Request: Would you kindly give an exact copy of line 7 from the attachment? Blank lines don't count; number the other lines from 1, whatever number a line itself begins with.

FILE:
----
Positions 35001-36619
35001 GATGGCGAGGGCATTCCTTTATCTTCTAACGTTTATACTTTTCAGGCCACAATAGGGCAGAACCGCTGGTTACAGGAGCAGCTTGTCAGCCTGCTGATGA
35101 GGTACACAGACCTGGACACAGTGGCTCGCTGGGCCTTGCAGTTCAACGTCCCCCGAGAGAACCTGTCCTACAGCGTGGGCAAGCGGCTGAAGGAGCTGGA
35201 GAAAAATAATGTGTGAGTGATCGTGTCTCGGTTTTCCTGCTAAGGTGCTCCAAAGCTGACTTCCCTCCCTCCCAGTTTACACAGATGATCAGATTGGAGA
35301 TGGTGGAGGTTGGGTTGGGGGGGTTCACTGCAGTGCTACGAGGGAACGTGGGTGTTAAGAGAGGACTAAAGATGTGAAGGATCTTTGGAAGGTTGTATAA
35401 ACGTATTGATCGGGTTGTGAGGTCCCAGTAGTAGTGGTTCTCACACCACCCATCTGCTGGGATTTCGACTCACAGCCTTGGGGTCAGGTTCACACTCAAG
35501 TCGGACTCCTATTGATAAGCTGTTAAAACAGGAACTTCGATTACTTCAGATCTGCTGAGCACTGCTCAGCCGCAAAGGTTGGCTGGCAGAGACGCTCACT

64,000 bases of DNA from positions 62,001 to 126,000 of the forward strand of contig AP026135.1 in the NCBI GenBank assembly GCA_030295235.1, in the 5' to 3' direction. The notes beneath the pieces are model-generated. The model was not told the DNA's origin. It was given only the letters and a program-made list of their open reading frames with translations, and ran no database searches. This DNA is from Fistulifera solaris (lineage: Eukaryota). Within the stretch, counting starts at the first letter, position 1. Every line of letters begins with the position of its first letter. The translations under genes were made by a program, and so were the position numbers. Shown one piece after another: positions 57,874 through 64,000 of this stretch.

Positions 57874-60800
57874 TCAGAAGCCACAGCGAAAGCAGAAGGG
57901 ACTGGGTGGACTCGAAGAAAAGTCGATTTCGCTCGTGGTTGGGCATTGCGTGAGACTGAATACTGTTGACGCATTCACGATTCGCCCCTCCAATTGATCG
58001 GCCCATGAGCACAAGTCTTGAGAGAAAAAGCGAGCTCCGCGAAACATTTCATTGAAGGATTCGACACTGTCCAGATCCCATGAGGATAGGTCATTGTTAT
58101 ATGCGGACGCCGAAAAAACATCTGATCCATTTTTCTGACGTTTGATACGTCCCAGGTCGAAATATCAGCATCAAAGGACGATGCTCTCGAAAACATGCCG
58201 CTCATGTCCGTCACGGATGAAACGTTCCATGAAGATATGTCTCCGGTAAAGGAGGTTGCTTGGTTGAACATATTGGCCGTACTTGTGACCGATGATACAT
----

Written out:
35501 TCGGACTCCTATTGATAAGCTGTTAAAACAGGAACTTCGATTACTTCAGATCTGCTGAGCACTGCTCAGCCGCAAAGGTTGGCTGGCAGAGACGCTCACT